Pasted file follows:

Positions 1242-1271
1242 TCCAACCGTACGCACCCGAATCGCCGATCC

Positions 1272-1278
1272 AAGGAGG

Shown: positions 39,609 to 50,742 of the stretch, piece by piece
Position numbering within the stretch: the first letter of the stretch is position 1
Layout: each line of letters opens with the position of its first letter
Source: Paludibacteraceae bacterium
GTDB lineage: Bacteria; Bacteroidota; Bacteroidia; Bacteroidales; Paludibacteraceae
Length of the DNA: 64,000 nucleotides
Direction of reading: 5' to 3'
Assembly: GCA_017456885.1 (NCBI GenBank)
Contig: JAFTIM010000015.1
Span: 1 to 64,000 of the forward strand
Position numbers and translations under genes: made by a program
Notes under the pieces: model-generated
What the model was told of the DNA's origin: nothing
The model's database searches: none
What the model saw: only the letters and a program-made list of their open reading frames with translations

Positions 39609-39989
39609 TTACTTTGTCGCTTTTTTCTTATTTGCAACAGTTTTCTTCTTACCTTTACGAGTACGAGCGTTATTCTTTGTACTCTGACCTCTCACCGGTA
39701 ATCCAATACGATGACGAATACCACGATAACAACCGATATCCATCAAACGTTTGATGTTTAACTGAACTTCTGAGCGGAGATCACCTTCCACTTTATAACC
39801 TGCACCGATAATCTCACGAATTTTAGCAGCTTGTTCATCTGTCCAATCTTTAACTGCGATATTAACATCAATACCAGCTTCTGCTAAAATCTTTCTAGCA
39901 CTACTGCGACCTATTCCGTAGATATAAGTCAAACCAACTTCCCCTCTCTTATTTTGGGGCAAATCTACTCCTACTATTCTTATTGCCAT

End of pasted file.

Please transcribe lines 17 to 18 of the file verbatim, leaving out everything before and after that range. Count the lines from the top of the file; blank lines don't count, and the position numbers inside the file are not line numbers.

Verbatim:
What the model was told of the DNA's origin: nothing
The model's database searches: none